Tirekicking Today editor James M. Flammang, a veteran independent auto journalist, has contributed countless product reviews and feature articles to such publications as autoMedia.com, New Car Test Drive, CarsDirect, and Kelley Blue Book. He has written extensively for a variety of major outlets, including J.D. Power, cars.com, and the Chicago Tribune. Flammang is a member of the Freelancers Union and the International Motor Press Association, and is a past president of the Midwest Automotive Media Association. The author of more than thirty books, mostly on auto history, also has contributed extensively to Consumer Guide publications and to such trade publications as Ward's Dealer Business.

TK Press, established in 2014 as a division of Tirekicking Today, has already published three books by Flammang. Several more titles (described above) are well underway, scheduled for publication starting in late 2022.


Clunkers & Creampuffs

A casual history of the used car

Overview
1: Early Days
2: Ford's Model T
3: Production and Prosperity
4: "Easy" Payments
5: Family Cars and Family Life
6: Five-Dollar Flivvers
7: Rise and Fall of the Used Car
8: Saturation and Salesmanship
9: A Global Blowout (1930s)
10: Selling In Hard Times
11: Wheels for the Workingman
12: Okies, Nomads, & Jalopies
13: Motoring in Wartime
14: The Postwar Boom (1946-54)
15: Chromium Fantasies (1955-59)
16: Dealers Face Image Problem
17: Wheels for the Fifties Workingman
18: Teens, Rods, and Clunkers
19: Everybody Drives
20: Personal History of Clunker Ownership

Ever since the first automobiles began to age, early in the 20th century, the used car has been a notable yet seldom-heralded element of American life.



Used Car
World

Following a several-year hiatus, Tirekicking Today has been reviving coverage of the used car market – again adopting a consumer focus. Relevant reports on new vehicles and other aspects of the automobile business and car culture also will appear in this space.

Editor James M. Flammang has been reporting on used cars since the 1980s, not only for this website but for Consumer Guide's used car buying guide and a variety of other consumer publications.

This section began with a report on the gradually growing market for electric cars, including a brief history of EVs and a rundown of some new entrants. Next came a detailed look at the volatile used car marketplace, Used Car Trends, featuring comments from experts attending the annual pre-owned car conference (dubbed Used Car Week and presented by Auto Remarketing magazine.)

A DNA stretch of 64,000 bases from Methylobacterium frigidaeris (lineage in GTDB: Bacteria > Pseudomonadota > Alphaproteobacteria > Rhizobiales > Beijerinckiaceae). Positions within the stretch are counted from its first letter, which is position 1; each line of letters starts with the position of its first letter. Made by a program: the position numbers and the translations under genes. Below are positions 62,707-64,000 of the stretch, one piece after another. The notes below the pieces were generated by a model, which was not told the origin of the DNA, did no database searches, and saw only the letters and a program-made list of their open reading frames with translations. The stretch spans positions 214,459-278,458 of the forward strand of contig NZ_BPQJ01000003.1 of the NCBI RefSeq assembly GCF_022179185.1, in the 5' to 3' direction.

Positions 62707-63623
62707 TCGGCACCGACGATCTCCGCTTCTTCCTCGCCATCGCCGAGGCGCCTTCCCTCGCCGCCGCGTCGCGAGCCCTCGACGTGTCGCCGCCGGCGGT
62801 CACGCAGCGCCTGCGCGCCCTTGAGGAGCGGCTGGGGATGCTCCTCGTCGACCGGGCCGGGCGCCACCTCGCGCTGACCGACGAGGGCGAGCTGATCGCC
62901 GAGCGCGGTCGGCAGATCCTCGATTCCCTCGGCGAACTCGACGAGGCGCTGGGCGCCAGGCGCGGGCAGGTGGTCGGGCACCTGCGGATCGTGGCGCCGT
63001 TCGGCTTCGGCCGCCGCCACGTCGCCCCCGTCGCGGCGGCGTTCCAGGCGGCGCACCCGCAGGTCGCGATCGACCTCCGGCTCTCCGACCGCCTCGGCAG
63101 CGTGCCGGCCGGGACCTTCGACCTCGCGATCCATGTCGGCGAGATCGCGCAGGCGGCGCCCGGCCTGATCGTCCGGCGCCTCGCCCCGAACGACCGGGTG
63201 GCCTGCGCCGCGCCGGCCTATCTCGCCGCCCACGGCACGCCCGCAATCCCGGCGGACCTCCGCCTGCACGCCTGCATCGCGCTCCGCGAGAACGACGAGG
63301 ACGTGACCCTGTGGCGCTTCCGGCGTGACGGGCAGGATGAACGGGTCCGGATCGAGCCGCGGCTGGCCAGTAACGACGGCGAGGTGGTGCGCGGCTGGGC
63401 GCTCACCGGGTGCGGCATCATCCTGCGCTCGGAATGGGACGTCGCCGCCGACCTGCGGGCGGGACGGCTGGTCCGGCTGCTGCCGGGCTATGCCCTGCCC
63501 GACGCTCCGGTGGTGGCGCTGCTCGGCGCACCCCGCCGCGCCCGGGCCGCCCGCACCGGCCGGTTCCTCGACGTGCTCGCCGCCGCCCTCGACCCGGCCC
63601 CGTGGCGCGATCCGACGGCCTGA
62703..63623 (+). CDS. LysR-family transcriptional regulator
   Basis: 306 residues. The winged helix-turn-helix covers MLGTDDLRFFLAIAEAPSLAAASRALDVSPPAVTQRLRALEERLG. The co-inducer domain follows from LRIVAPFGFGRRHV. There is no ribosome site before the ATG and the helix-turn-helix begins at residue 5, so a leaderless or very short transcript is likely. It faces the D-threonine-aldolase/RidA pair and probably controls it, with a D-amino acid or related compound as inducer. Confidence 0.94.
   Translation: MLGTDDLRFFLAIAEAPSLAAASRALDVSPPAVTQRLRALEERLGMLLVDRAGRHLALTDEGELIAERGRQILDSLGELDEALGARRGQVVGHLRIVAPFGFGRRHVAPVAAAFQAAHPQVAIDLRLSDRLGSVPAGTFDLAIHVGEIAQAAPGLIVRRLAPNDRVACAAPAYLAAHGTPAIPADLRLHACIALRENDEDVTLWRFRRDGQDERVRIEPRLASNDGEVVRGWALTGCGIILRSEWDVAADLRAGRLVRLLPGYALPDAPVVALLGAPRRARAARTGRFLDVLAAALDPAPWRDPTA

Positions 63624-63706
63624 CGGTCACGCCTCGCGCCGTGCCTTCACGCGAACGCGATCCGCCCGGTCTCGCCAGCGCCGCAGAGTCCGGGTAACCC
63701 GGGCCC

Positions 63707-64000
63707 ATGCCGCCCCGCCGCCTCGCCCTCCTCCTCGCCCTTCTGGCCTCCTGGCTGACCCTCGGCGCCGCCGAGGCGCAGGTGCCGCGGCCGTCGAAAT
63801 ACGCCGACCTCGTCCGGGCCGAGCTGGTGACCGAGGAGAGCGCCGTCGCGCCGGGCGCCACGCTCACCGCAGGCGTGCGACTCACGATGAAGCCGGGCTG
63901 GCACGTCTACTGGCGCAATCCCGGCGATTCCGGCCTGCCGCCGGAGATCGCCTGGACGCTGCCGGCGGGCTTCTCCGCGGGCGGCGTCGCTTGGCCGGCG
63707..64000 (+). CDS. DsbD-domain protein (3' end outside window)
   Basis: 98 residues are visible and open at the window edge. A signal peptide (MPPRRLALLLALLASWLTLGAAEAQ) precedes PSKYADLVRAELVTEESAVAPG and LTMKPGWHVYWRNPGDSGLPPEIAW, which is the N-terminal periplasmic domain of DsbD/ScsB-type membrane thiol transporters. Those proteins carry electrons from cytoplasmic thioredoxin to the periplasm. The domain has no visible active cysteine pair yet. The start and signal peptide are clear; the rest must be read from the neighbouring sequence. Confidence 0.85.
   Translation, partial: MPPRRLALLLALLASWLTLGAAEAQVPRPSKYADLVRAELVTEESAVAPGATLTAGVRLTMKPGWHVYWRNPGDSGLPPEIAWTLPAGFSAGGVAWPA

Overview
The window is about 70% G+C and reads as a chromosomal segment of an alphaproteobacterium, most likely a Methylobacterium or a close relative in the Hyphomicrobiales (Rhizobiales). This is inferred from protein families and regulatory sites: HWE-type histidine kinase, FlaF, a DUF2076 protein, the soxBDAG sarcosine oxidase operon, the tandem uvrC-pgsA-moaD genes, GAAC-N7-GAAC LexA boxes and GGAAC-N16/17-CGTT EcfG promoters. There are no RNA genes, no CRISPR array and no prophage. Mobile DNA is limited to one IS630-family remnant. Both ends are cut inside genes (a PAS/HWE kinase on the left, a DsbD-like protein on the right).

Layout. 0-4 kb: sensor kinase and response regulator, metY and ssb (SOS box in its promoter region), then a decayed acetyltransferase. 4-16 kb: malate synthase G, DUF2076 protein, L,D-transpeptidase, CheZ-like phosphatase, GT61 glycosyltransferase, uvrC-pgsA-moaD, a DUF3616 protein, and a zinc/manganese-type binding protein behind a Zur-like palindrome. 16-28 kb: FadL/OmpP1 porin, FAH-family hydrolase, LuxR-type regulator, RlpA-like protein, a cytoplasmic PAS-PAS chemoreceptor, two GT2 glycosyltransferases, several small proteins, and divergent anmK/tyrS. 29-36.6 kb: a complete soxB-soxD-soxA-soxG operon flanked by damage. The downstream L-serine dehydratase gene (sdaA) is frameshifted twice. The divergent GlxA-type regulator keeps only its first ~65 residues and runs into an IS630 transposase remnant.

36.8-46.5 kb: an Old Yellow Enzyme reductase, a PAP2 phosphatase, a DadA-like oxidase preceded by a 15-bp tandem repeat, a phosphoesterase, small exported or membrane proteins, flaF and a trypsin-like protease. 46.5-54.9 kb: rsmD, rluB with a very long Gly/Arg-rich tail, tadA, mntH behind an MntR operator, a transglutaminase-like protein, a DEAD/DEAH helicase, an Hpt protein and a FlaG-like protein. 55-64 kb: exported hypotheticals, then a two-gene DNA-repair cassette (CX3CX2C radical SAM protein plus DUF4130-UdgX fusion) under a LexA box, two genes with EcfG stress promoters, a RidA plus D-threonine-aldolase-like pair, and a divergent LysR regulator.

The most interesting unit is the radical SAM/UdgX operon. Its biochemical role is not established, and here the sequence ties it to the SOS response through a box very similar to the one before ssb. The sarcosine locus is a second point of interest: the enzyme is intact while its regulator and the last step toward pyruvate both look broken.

Subjects covered in this section include:
Are EVs finally ready for prime time?
Used Car Trends
Cars vs. Trucks in the sales race (Hint: Trucks have strong lead.)
What's happened to used car prices?
Whatever happened to the Repo Man?
• State of and expectations for auto financing
• Which vehicle makes more sense, economically speaking: New or Used?

A comprehensive article providing latest news and opinion on electric cars and autonomous vehicles is in progress.

Note: In addition to news items, occasional articles on automotive history and the car culture will be featured in this section, starting with Easy Shifting, a history of the automatic transmission.



NEW! Part I of our detailed, two-part history of gasoline rationing, covering the World War II period (1942-45), is now available. Part II, coming soon, will deal with the threat of rationing during the 1970s oil crisis.
Click here for Gas Rationing during World War II




News Headlines
in the Auto World

October 28: Honda Civic Type R hatchback goes on sale, fitted with 315-horsepower engine and $42,895 starting price.

October 27: Toyota revives Crown model name, used for first cars to reach U.S. market in 1958, for new sedan. Sales begin early in 2023.

October 27: Autoline reports that Toyota, long a leader in hybrid (gasoline/electric) powertrains, is turning instead to fully-electric automobiles. Meanwhile, Toyota advises that the 2023 Corolla Hybrid will be offered in five versions (up fron one), with a more powerful powertrain.

October 27: Ford plans to drop subcompact Fiesta, first marketed in 1976.

October 26: First fully-electric Jeep, the subcompact 2023 Avenger, makes its debut at Paris Auto Show.

October 25: For its 11th generation, Honda’s midsize Accord sedan will get a new look and a “more responsive” hybrid powertrain, according to the company.

October 20: According to The New York Times. benefits from electric vehicles (jobs and money) go largely to "red" states, whose Republican Congresspersons voted unaminously against climate-change legislation that could raise EV production in U.S.

August 25: California announces that half of new cars sold in 2015 will be electric, and sale of new gasoline-powered cars will end by 2035.




All editorials, essays, and articles are available for reprinting.
Editors are invited to contact us for rates and full details.

TIREKICKING TODAY began in 1993 as a monthly print publication. Created by widely-known automotive writer/editor James M. Flammang and associate editor Marianne E. Flammang, it went on the Internet in 1995. TIREKICKING TODAY has given consumers, enthusiasts, and industry leaders an abundant supply of valuable automotive information, incuding new-vehicle reviews, used-car buying advice, editorial commentary, and feature articles. By 2016, we were ready to ease away from coverage of automobiles, and take the publication on a completely different track - focusing primarily on topics that had become far more crucial than cars.
Tirekicking Today accepts no advertising and receives no funds from any organization.

©All contents copyright 1997-2022 by Tirekicking Today.
Material may not be reused in any way without express permission from Tirekicking Today.
For information on reprinting and syndication rights,
please contact us at JF@tirekick.com.
If you would like a response to a question or comment, please provide your e-mail address.